It was hypothesized that cracked concrete samples inoculated with T. reesei would have significantly higher compressive strength values when compared to concrete samples not inoculated with the fungus since the fungus would be able to biomineralize and precipitate calcium carbonate crystals, which would be able to fill in the concrete cracks and lead to a higher strength. To test this hypothesis, 14-day concrete samples were inoculated with the fungus and strength tested for compressive strength on the 12-ton press on the 28th day. Controls include five concrete samples lacking a crack and inoculation of fungus and twenty cracked concrete samples that were not inoculated with fungus as a negative control.


    Currently, the three main methods of healing the cracks in concrete are autogenous healing of concrete, encapsulation of polymeric material, and the use of microorganisms such as bacteria to heal concrete.

    Present research on autogenous healing of concrete finds that cracked concrete has the ability to self-heal itself in the presence of water. This was investigated by researchers from the University of Michigan in 2013 who put concrete through freeze-thaw cycles and used resonant frequency measurements to determine whether the concrete had self- healed itself. The resonant frequency change indicated the extent of the self-healing of concrete. A drop in the resonant frequency values meant that more cracking had taken place

    and/or crack width had increased, while an increase in resonant frequency meant that some of the cracks had been healed or partially healed. It was found that autogenous healing brought cracked concrete between 76% and 100% of its initial resonant frequency. A significant increase in the concrete samples stiffness was recorded. The drawbacks to autogenous healing are that the crack widths must be 50m or less for autogenous healing to have significant healing behavior, and there needs to be a constant supply of water, which is often not the case in real life [4].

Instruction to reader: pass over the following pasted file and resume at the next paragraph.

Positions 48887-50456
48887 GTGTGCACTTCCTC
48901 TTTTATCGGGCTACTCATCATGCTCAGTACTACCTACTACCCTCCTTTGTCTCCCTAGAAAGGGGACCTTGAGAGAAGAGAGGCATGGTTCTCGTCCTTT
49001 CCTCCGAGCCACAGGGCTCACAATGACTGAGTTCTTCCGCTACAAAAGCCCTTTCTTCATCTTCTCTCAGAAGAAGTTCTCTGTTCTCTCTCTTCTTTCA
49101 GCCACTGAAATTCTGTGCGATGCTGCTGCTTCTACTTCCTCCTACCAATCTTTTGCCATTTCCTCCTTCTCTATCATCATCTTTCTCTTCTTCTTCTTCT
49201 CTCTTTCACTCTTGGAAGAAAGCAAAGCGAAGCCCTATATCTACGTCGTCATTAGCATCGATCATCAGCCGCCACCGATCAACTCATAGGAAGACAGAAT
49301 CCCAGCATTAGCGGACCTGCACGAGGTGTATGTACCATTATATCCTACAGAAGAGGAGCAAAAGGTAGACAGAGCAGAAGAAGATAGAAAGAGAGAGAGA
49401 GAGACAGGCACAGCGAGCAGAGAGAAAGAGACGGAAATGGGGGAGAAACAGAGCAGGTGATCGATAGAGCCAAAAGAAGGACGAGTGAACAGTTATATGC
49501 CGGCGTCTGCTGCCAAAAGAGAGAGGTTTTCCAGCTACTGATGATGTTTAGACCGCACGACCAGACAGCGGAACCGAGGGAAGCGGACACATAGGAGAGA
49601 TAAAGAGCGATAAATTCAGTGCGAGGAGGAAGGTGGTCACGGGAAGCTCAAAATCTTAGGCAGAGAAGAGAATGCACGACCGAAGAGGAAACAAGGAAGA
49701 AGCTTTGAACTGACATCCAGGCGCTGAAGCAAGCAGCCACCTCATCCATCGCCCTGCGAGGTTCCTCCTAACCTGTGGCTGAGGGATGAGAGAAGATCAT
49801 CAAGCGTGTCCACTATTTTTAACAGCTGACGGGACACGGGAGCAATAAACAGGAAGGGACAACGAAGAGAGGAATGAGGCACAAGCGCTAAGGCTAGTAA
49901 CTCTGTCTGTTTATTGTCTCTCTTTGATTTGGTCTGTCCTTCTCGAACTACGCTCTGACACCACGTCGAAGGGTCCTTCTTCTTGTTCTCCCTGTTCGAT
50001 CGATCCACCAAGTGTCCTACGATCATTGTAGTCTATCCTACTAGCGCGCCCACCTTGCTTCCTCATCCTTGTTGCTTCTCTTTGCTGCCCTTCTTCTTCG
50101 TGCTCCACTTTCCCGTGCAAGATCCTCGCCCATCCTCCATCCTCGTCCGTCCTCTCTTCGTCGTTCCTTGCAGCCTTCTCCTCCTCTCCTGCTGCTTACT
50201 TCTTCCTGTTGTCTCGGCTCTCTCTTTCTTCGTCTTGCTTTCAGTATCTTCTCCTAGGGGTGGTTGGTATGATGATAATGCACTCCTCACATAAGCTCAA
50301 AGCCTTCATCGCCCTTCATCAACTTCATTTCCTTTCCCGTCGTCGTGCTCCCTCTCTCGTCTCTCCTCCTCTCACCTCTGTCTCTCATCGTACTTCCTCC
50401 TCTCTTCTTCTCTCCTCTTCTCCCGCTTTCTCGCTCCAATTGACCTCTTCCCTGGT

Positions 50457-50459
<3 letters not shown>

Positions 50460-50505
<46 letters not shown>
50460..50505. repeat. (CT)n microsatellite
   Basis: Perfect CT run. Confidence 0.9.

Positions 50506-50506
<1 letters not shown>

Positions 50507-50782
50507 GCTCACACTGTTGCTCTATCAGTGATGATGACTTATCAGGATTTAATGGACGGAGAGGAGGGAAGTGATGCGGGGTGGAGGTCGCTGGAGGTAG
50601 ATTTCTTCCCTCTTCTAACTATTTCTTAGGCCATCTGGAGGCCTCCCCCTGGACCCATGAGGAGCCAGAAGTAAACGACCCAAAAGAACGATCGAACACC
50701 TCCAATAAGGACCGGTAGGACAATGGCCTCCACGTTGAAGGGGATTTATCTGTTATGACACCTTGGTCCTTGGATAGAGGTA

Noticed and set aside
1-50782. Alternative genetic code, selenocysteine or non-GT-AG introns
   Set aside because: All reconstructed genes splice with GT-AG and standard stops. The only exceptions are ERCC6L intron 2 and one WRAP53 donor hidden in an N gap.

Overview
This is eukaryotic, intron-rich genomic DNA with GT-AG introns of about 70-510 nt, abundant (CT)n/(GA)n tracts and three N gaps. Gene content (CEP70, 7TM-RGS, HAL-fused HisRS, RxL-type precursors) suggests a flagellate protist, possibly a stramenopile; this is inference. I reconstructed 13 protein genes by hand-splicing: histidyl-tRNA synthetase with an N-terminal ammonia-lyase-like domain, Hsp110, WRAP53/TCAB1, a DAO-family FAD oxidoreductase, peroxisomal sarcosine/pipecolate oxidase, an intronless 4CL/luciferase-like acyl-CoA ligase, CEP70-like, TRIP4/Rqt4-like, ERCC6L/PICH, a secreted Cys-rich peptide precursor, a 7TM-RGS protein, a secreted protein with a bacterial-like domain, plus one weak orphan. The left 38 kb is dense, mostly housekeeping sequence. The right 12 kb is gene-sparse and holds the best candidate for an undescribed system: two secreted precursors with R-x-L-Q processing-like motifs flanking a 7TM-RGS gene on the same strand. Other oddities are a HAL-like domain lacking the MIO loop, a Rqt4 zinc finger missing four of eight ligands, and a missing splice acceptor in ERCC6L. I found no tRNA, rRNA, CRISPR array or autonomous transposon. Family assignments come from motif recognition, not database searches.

The encapsulation of polymeric material is another method that was tested to self-heal concrete cracks. A study conducted by the Magnel Laboratory for Concrete Research in 2015 aimed to determine whether encapsulated polymer precursors would be able to self-heal concrete. The logic behind this idea was that the capsules would rupture when a crack forms, and the polymer precursors would flow to fill the crack and harden, thereby sealing the crack. In total, 8 different polymers were tested, and it was found that the stiffness of the cracked concrete blocks regained a maximum of 30% of its original stiffness. It only had a noticeable effect for cracks with widths of 20m or less. The drawback to this method, however, was that in some situations, crack width increased by 50% to 100% because of the plastic deformation of the polymers and detachment from the crack walls. This means that it could propagate already existing cracks and have an overall detrimental effect on the concrete [5].

    Clearly, due to the drawbacks of the autogenous healing and encapsulated polymers methods, a way to use microorganisms such as bacteria and fungi to self-heal concrete is desirable because they can secrete CaCO3 to heal larger cracks. Researchers from the Magnel Laboratory for Concrete Research in 2013 encapsulated bacterial spores into concrete specimens and tested whether the bacterial spores could self-heal the concrete upon cracking. The researchers found that the cracks in the concrete specimens with the bacterial spores were healed 48% to 80% as compared to those without the bacterial spores (18% to 50%), which were healed through autogenous healing. It was also found that the maximum crack width healed by th microcapsules with bacterial spores was about four times that of the microcapsules with no bacterial spores. This was most likely due to the fact that the bacterial spores secreted CaCO3to accelerate the healing process. The disadvantages, however, to using encapsulated bacterial spores were that they created more and larger pores in the concrete, which decreased its compressive strength substantially (33% to 47%) [6].